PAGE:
Now that I’m finally getting used to dreaming of myself in colour, I’m starting to see that there are quite a few BiPoCs who are living the Cottagecore fantasy online and offline. Take for example the Seven Chinese Girlfriends' who made the headlines this summer by buying their dream house for them to retire and die in together. What started out as a joke in their friend group has now become a beautiful home set in the hills, surrounded by forests and away from the city. It’s a literal dream come true and the many positive responses to this story show that it’s a dream shared by many. 

The seven girlfriends are also setting a beautiful example of communal living. In their viral video, one of them said: “We joke that each of us should practise one skill so that we won’t be lonely and fight with each other ten years later...Some can cook beautiful food, some know traditional Chinese medicine, some play instruments and some grow vegetables.” Learning together, sharing skills and celebrating each other’s achievements...for me, happiness lies in community. 

One of these communities is Cottagecore Black Folks. It was founded by digital creator and “Original Cottagecore New Yorker'' Noemie Sérieux and has gained an avid following on Instagram where it collects and connects Black creatives. The first thing you see on their website is a quote by Maya Angelou that says: “The ache for home lives in all of us, the safe place where we can go as we are and not be questioned.” That, to me, is the core of it all. This dream of belonging; of belonging somewhere, to someone, to something.



Because there aren’t many places out there that are actually safe for Black, queer femmes, it is vital to have communities like this one. Too much of social media is flooded by depictions of Black death and pain. Sharing images of Black joy and celebrating each other's beauty is a way for us to start healing. Looking at the pictures on the Cottagecore Black Folks feed I am asking myself how I was ever made to believe that Black women aren’t beautiful, that I am not beautiful.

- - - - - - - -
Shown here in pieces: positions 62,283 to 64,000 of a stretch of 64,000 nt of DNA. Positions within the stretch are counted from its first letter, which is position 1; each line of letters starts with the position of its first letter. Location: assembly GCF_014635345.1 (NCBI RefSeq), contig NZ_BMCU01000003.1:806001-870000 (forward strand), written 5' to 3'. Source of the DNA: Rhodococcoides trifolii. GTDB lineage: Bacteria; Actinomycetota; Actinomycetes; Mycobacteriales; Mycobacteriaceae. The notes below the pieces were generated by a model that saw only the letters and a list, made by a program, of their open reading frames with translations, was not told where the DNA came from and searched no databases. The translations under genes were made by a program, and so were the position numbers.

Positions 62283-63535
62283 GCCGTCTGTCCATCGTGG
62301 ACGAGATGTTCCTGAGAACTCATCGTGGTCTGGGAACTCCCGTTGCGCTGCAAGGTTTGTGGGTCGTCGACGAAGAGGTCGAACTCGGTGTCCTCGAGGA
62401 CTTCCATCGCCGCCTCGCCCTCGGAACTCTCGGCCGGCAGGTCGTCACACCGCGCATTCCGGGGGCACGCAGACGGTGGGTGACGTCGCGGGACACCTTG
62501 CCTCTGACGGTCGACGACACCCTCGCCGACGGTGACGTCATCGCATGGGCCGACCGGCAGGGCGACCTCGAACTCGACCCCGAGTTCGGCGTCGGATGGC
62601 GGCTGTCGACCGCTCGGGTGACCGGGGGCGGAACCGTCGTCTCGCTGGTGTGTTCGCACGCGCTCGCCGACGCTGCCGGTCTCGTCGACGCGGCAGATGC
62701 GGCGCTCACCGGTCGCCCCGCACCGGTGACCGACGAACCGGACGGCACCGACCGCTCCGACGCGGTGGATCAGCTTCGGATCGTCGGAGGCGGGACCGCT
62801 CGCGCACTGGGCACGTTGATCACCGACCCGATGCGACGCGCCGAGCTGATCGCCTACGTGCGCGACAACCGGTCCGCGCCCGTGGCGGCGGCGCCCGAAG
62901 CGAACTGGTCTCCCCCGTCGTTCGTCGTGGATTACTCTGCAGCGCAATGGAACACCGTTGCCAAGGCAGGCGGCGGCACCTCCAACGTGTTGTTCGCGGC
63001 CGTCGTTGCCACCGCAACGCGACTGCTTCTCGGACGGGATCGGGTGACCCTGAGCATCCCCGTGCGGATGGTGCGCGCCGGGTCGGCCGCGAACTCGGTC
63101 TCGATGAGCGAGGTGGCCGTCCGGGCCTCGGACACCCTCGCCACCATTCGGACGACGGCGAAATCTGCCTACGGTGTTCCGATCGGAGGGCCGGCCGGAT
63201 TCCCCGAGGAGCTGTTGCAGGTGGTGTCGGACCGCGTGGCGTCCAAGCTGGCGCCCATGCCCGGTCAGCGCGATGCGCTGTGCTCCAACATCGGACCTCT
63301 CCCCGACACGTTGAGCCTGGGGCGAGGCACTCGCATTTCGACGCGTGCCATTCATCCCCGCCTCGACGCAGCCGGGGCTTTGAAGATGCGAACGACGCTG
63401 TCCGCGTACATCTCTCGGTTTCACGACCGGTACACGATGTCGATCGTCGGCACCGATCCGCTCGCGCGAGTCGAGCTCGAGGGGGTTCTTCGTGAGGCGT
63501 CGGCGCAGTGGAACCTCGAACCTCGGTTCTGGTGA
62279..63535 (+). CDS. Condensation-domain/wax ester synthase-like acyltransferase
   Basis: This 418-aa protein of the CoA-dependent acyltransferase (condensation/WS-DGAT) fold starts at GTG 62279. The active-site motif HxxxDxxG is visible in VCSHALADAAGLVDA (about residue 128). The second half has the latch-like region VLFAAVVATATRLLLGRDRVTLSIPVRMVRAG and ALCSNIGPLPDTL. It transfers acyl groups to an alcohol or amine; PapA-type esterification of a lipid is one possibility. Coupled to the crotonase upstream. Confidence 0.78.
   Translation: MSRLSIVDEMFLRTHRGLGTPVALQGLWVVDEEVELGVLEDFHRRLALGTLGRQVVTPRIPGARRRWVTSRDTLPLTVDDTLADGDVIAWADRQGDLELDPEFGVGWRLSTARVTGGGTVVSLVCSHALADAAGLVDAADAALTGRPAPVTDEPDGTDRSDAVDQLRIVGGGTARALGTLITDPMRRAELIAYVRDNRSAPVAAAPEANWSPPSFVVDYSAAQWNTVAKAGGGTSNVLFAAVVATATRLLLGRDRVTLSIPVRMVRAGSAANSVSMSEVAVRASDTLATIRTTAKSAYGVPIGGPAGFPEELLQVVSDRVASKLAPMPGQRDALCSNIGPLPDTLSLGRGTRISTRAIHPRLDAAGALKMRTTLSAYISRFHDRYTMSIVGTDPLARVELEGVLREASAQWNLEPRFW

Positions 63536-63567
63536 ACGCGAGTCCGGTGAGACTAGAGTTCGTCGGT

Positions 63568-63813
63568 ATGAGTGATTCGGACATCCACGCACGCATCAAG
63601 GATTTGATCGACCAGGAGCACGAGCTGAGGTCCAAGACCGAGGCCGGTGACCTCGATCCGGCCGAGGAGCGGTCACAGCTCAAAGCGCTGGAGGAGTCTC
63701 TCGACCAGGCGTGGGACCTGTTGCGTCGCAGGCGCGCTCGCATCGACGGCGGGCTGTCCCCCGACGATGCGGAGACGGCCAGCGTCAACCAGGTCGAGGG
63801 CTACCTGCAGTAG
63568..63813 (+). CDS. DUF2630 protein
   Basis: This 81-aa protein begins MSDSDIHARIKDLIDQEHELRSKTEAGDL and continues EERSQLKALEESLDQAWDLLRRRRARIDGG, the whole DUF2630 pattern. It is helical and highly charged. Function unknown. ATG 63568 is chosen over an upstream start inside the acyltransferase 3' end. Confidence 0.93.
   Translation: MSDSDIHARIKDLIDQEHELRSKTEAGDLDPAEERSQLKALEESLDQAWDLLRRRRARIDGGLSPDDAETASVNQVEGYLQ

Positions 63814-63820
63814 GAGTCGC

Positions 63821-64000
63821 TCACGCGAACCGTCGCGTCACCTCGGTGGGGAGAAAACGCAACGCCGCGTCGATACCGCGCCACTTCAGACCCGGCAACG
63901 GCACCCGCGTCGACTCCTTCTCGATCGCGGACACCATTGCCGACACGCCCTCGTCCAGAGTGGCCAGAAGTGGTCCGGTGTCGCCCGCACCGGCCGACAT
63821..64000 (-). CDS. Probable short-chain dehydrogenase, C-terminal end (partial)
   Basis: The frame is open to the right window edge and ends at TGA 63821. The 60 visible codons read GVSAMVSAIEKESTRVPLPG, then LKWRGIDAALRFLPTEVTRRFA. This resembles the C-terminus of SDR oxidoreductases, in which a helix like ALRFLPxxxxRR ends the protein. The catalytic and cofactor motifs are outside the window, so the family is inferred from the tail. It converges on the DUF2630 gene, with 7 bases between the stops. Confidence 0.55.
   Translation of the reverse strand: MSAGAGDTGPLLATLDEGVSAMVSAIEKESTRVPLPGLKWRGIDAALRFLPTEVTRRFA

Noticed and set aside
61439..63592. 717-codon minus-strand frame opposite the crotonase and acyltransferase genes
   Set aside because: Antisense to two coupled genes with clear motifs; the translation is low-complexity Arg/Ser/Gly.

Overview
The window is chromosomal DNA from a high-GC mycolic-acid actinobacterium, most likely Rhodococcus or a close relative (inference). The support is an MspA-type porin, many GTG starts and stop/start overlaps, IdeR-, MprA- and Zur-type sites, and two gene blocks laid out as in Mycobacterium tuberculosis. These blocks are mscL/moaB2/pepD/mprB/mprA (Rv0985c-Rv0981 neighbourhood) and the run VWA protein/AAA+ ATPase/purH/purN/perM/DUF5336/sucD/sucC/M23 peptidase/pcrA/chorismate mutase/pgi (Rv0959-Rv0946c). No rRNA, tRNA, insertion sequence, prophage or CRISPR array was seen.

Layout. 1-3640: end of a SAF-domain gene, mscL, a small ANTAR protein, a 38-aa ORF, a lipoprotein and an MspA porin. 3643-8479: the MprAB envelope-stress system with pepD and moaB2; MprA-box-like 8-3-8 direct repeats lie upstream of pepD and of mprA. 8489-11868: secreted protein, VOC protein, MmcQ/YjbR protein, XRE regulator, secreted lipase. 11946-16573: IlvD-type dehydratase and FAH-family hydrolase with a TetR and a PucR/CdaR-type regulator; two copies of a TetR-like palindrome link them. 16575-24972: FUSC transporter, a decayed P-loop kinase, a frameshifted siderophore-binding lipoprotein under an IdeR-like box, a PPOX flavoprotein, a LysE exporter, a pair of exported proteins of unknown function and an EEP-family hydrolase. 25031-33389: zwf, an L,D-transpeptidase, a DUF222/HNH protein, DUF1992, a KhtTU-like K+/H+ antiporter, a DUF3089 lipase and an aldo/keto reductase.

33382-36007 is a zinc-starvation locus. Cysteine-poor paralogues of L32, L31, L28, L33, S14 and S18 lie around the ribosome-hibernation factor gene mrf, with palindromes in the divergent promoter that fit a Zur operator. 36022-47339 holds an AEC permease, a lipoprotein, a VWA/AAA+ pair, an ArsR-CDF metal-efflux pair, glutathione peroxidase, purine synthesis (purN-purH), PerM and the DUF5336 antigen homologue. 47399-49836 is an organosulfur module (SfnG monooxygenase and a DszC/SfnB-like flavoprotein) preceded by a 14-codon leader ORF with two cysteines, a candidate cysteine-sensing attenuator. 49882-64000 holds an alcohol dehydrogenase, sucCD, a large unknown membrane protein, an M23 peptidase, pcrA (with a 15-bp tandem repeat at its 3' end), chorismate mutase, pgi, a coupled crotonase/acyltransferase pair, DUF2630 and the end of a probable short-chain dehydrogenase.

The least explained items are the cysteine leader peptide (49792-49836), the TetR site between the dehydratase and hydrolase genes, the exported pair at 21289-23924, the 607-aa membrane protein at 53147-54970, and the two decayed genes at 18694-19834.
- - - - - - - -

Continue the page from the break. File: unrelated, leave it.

There is, for instance, the stunning Paula Sutton or “Auntie Paula”. She is a digital creator, stylist and blogger who owns an estate in the English countryside. Sutton chronicles her rural life through charming photographs that are brimming with detail and joy. In the summer of 2020 she went viral because pictures of her enjoying a picnic in her garden made some people unreasonably upset. Well beloved inside and outside the Cottagecore community she found a lot of support during the racist online attacks, especially by Black Twitter. 

In a 2020 interview with the New York Times, Sutton said: “I also believe that people should live their dreams and be unafraid of what other people think.” She knows that this isn’t as easy as it sounds, but growing up with the support of her Grenadian parents, Sutton has managed to create the life of her dreams. It’s a life that wouldn't be the same without the trials and challenges she has faced throughout it. Having someone like her to look up to allows me to dream big. Thanks to my choice of an English major I will most likely never make enough money to afford an estate in the countryside but seeing another Black woman thriving and being unapologetically herself is enough for me right now. 

One year later, I’m not confined to my room anymore. I still feel lonely sometimes but I know that I’m not alone. I’m blessed with amazing friends that indulge my Cottagecore fantasies as we have pretty picnics, go foraging for mushrooms, wear flower crowns or whisper to cows. They even make me want to stay in the city – for now.